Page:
Cease-fire effort collapses as rockets, airstrikes continue

Willie Grace | 7/15/2014, 5:29 p.m. | Updated on 7/15/2014, 5:29 p.m.
The rocket attacks from Hamas militants in Gaza never ceased, Israeli officials said. For its part, Israel refrained from airstrikes ...

An Egypt-backed cease-fire between Israel and Hamas fell apart Tuesday as rocket attacks from Gaza were answered by Israeli airstrikes once again.

The rocket attacks from Hamas militants in Gaza never ceased, Israeli officials said. For its part, Israel refrained from airstrikes for about six hours before announcing it was resuming the attacks.

A CNN crew witnessed at least five Israeli airstrikes just as the announcement was made.

The Israel Defense Forces said 47 rockets were fired into Israel during the cease-fire period, which Hamas never accepted.

The faltering of the cease-fire attempt means there may be little hope of seeing an end to the near constant exchange of fire that has so far killed more than 190 Palestinians in Gaza.

The first fatality on the Israeli side was a man killed Monday after being hit by a mortar shell, Israeli Rescue Services said. The man was an Israeli volunteer who was at the Erez border crossing to deliver food to soldiers.

Israeli leaders had agreed to the cease-fire, but from the outset warned it would be short-lived if the attacks from Gaza didn't stop.

The Israeli Security Cabinet met early Tuesday morning and decided to halt aerial strikes beginning at 9 a.m. (2 a.m. ET). It resumed strikes about six hours later, by 3 p.m. (8 a.m. ET).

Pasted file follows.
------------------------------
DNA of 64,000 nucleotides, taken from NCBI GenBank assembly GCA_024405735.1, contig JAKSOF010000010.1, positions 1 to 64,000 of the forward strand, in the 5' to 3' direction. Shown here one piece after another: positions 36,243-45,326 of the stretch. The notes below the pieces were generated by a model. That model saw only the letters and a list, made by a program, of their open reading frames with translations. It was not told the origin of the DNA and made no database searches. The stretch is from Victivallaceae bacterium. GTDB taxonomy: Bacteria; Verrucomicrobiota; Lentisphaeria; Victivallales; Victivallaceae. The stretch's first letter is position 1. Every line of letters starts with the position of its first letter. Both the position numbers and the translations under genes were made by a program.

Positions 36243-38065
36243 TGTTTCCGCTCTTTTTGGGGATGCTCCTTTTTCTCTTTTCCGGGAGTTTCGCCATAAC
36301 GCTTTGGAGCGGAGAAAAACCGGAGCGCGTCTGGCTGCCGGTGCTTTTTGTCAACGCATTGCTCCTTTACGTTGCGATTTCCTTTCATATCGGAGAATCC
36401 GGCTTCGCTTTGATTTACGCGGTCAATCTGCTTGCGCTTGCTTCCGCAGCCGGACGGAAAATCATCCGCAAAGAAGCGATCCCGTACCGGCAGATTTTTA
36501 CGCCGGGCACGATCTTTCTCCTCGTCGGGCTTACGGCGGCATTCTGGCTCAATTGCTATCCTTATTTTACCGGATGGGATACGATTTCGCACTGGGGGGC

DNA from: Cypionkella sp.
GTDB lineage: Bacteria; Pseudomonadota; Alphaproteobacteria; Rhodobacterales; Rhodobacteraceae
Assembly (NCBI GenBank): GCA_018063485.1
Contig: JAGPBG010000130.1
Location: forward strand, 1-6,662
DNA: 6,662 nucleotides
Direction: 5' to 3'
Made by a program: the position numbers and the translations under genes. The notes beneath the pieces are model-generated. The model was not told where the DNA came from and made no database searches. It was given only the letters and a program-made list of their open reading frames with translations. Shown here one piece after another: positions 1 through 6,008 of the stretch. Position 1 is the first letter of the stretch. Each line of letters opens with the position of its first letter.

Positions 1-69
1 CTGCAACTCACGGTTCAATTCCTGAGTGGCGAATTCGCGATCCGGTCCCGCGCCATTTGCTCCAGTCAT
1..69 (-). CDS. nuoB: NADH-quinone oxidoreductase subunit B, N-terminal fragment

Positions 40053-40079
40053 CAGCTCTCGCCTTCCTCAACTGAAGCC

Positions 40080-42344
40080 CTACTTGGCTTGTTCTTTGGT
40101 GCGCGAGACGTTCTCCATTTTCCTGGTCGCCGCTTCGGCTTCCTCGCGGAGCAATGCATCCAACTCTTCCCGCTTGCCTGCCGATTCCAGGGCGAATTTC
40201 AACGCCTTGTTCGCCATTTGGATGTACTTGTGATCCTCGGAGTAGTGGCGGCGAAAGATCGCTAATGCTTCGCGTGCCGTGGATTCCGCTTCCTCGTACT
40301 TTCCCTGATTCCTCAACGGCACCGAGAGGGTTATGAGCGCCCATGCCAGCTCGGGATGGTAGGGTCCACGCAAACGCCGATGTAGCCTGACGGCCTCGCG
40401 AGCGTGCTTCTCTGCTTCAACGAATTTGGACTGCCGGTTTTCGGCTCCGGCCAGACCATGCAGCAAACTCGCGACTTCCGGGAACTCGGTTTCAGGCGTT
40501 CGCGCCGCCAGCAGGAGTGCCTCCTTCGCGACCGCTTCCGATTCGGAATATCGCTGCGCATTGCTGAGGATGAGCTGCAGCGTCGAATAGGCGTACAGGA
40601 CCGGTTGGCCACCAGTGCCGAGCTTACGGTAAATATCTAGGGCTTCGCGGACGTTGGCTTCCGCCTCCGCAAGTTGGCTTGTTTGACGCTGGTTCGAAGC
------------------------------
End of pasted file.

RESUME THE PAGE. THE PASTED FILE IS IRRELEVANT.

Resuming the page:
Hours later, the barrage from Gaza continued, with at least one salvo of about 40 rockets launched on south and central Israel

"Hamas have decided to continue, and will pay the price for that decision," Israeli Prime Minister Benjamin Netanyahu said Tuesday.

The Egyptian plan calls for all sides to cease hostilities in Gaza. It also calls for the opening of border crossings, once the security situation is stable, and for high-level talks among those involved.

When the plan was announced, there was a split reaction from Hamas. Its military wing rejected any possibility of a cease-fire, while its political wing had said it was considering it.

Ismail Haneyya, deputy chairman of Hamas' political wing, said at the outset of the Egyptian efforts that there is a bigger issue than a cease-fire for Palestinians.

He said that what Palestinians really want is an end to the Israeli blockade on Gaza that is suffocating the daily lives of the 1.8 million Palestinians living there.

Haneyya, speaking on Hamas-owned Al Aqsa TV, also accused Israel of not freeing Palestinian prisoners from Israeli jails, as had been agreed to under an earlier truce. These, he said, are elements the Palestinians would like to see in a comprehensive cease-fire agreement.

The stakes are high and climbing.

By Tuesday, the death toll from a week of Israeli airstrikes on Gaza had reached 194 with at least 1,400 wounded, according to Palestinian health authorities.

The death toll is now greater than the number of people killed in Gaza during the 2012 conflict between Israel and Hamas.

Civilian casualties

Amid the diplomatic maneuvering, the residents of Gaza are stuck in the middle of the continued fighting. The United Nations has said that most of the people killed by Israel's aerial attacks are civilians.